Wednesday, October 24, 2007

Obstacles to Teacher Merit Pay

To be honest, I had not thought about this obstacle to teacher merit pay proposals, but Fordham Fellow Maya Wallace did:
If the most effective teachers work in properly structured schools with leadership support for professional learning communities (which can entail interdisciplinary as well as subject-based teams of teachers working together to help each other and students improve), then it stands to reason that individual performance pay would have two obstacles to overcome in its implementation, especially in the upper grades.

First, it would be very difficult to divorce each teacher’s effect from the collective effect. It could be done, I suppose, but overall I think that having that many teachers in the equation would dilute the concentrated effect I see operating as an underlying assumption of how merit pay would work. Second, I can’t help but worry that as significant, individual bonuses become the incentive, some teachers would be compelled to avoid collaboration. (emphasis added)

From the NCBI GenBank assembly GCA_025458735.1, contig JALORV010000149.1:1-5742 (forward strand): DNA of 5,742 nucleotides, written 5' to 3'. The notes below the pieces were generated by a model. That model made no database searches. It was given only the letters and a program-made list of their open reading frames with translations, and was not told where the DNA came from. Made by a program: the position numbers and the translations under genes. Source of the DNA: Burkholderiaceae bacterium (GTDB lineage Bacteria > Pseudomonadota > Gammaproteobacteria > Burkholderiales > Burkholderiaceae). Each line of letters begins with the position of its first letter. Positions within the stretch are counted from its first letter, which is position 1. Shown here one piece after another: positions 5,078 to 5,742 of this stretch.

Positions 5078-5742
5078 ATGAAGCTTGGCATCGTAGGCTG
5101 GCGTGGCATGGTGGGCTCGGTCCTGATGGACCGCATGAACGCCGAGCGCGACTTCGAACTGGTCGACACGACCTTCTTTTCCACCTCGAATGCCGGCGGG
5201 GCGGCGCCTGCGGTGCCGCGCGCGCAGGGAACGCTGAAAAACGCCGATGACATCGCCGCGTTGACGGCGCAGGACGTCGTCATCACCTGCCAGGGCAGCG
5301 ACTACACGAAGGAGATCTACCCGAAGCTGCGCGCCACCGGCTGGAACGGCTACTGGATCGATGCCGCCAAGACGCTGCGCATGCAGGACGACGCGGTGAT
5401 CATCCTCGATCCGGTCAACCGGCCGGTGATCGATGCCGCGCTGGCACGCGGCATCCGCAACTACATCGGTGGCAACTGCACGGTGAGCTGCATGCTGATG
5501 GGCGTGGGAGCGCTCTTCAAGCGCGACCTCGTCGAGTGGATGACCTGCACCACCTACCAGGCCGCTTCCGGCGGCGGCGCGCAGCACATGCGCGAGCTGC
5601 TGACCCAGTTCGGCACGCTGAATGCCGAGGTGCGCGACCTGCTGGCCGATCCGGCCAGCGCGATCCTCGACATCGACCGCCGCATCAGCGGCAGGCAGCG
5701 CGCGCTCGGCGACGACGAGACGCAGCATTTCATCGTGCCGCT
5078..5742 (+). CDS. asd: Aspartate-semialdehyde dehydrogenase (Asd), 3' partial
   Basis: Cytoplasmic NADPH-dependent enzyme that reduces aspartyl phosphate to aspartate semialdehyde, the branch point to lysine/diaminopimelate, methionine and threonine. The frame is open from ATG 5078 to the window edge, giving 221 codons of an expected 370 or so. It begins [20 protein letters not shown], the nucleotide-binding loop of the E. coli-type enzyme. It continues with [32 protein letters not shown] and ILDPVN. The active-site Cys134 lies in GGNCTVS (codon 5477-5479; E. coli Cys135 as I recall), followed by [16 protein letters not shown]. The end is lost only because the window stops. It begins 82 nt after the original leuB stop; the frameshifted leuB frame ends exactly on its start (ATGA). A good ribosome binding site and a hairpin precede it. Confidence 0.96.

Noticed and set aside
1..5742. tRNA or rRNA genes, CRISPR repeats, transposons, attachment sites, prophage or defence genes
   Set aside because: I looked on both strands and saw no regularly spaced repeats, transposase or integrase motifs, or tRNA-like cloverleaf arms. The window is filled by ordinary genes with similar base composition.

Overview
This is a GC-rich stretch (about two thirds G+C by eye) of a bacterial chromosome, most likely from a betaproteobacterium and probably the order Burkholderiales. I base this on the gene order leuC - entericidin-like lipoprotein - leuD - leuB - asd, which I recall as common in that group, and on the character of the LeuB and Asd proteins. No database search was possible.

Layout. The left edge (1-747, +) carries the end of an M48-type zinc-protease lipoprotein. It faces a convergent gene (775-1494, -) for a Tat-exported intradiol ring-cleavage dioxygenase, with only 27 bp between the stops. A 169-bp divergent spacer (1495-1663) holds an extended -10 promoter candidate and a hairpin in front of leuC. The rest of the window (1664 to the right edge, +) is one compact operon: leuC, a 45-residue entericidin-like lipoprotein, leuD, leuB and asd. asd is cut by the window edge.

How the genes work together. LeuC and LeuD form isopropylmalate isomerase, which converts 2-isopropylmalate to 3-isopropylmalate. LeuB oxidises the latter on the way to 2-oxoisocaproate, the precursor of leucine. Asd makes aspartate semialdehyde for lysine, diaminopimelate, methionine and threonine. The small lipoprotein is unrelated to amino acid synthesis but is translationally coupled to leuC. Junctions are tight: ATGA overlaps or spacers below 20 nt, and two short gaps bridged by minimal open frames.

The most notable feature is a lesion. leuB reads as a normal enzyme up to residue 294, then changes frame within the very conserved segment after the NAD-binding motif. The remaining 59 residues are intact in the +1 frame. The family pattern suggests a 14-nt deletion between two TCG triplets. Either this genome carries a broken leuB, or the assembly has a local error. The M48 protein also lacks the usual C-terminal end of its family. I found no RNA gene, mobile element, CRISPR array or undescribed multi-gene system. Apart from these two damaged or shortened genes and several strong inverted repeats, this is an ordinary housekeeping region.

The second obstacle Wallace suggests, I had thought about, but I have not given much thought to the first. While it may be possible in some subjects, say math or science, to divorce one teacher's effort from anothers, in others, such as reading or writing, it may be impossible to separate one teacher's effect from the collective effect.

Of course, that could be a problem, but the reverse is also true. Suppose a school had a solid corps of good teachers but one or two were of such poor quality that their negative impact on student achievement creates a drag on student achievement. So if single teacher merit pay might produce an incentive to avoid collaboration in order to maximize personal gain, collaborative or group bonuses would create a free rider problem, where the efforts of a small corps of excellent teachers can boost the performance of a larger group of mediocre or poor teachers, or conversely the poor performance of one or two truly poor teachers can reduce the chances of a group bonuses, how do we manage the avoidance of a free-rider problem?

In the end, I think we are likely to see an amalgamation of merit pay, with individual teacher bonuses, group bonuses within a school and school based bonuses.

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